As we celebrate Black History Month, it’s essential to shine a light on the remarkable individuals who have made significant contributions. While many are familiar with Atlanta’s prominent figures, I want to share stories of lesser-known local heroes from my hometown in Georgia. One such unsung hero is Judge Horace J. Johnson, a figure I had the privilege of connecting with on a personal level.
During my third-year of law school at UGA, I spent 6 months working for Judge Johnson while participating in a judicial externship. Judge Johnson was brilliant and kind. He grew up in the Sand Hill Community of Newton County, graduating from Newton High School in one of the first integrated classes to go through the local schools.
In 2002, Governor Roy Barnes appointed Judge Johnson to the Superior Court bench for the Alcovy Judicial Circuit, covering both Newton and Walton County, where I spent my formative years. This historic appointment made him the first Black Superior Court judge in the circuit.
Judge Johnson’s legacy extended beyond his legal accomplishments. Reflecting on his experiences as one of the first Black students to integrate Ficquett Elementary School, he shared poignant memories of walking out of school amid protests, shielded by state patrol officers. His commitment to justice and equality was evident throughout his nearly two-decade tenure on the bench, which sadly ended with his untimely passing on July 1, 2020.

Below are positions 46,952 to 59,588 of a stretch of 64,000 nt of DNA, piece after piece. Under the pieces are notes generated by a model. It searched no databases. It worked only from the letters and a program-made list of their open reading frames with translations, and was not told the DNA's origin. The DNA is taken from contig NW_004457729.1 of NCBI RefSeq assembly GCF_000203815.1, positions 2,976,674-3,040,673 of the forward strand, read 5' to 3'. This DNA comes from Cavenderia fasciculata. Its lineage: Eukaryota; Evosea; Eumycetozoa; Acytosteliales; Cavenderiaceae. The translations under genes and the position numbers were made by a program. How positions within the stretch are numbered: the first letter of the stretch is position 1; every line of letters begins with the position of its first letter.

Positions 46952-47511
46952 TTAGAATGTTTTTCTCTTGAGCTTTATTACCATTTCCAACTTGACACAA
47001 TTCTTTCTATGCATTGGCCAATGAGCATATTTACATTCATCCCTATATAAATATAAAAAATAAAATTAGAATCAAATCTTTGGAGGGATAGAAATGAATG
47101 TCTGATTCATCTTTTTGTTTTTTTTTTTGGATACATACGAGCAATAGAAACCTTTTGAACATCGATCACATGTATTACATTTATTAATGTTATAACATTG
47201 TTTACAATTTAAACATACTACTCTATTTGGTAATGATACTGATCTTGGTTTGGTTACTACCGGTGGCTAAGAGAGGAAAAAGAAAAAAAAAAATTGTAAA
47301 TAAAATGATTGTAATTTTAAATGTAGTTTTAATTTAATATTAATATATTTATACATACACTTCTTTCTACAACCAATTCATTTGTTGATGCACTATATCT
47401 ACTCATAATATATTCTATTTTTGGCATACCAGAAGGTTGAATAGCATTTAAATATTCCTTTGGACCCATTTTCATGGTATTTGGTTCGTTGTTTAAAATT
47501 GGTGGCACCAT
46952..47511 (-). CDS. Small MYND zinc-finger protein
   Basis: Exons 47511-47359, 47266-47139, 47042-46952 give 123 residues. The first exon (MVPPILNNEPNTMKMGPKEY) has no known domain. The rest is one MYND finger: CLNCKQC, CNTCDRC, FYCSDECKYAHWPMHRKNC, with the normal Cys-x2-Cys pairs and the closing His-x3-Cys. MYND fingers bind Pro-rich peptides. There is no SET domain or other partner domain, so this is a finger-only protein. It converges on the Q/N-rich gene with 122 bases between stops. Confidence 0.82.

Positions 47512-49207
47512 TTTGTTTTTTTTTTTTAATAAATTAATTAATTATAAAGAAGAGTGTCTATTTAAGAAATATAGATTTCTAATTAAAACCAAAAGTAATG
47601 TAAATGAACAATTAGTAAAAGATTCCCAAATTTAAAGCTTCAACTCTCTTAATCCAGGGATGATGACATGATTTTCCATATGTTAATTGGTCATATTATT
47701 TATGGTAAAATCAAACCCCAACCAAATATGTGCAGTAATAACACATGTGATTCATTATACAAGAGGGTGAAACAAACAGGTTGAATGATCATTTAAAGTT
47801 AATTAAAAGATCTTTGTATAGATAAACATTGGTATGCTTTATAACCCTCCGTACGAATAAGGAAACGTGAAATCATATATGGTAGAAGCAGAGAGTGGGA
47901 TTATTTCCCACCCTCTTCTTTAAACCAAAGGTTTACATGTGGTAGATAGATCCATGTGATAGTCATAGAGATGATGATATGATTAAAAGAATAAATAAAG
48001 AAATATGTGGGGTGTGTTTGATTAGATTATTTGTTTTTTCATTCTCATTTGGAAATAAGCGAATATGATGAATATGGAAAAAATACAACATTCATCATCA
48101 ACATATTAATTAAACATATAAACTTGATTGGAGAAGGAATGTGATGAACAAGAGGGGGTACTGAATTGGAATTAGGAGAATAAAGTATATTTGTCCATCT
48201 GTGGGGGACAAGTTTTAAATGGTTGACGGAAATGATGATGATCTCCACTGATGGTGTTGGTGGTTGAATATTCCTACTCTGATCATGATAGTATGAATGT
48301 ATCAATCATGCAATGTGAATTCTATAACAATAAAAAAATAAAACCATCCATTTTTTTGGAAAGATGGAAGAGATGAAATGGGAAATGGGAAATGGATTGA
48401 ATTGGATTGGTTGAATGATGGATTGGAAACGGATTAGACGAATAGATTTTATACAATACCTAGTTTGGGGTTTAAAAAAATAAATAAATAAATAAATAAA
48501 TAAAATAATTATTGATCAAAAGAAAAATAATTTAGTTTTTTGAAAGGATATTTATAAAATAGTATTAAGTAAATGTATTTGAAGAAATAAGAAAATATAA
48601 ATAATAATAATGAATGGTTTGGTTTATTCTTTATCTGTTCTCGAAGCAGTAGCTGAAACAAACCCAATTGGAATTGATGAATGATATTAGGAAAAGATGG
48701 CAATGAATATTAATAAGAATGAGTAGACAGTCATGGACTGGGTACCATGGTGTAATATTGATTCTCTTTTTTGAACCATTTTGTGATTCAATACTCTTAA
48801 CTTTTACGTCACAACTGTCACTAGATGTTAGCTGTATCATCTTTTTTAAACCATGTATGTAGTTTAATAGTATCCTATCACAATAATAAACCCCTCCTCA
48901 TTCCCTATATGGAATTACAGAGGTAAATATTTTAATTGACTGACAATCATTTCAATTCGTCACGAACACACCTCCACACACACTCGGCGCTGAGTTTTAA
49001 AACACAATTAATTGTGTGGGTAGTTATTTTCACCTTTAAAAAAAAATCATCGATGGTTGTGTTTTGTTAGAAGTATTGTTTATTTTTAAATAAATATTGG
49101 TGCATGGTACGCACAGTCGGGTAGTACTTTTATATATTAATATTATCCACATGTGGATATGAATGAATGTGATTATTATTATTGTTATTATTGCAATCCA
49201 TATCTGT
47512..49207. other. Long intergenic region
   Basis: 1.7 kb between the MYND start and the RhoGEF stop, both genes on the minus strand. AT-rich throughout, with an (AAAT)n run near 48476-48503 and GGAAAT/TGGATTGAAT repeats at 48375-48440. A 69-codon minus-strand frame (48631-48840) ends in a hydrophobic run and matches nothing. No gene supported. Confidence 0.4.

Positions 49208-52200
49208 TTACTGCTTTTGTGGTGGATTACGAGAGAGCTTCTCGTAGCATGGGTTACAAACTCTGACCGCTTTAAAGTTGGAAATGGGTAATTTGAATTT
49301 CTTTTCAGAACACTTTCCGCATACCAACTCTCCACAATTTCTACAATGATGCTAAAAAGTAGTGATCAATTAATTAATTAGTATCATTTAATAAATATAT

What set Judge Johnson apart was not just his legal prowess but his remarkable empathy and kindness. Whether interacting with attorneys, courthouse staff, or criminal defendants, he treated everyone with equal respect and attention. His genuine concern for individuals’ well-being extended to initiatives like the parental accountability court he established in 2013, aimed at assisting parents in supporting their children financially.
In 2016, Judge Johnson introduced a treatment court for veterans, showcasing his dedication to addressing diverse needs within the community. His impact also reached beyond the courtroom, as a founding board member of Newton Mentoring Inc., a contributor to the Arts Association in Newton County, and a member of the inaugural advisory board for the Boys & Girls Club in Newton County.
My admiration for Judge Johnson knows no bounds. While it took me years to grasp the intricacies of practicing law and conducting a jury trial, the six months spent under his mentorship taught me invaluable lessons on being an attorney. He emphasized the significance of respect and decorum, shaping my approach to the legal profession. I am forever grateful for the wisdom he imparted, leaving an enduring imprint on my legal journey.”
What I remember vividly about Judge Johnson is his empathy and kindness to every single attorney, courthouse employee, and criminal defendant that entered his courtroom. I admired him greatly. It took me years to learn how to practice law and try a jury trial. However, during those six months with him I learned how to be an attorney. He taught me the importance of respect and decorum, and I will always be grateful to him for that.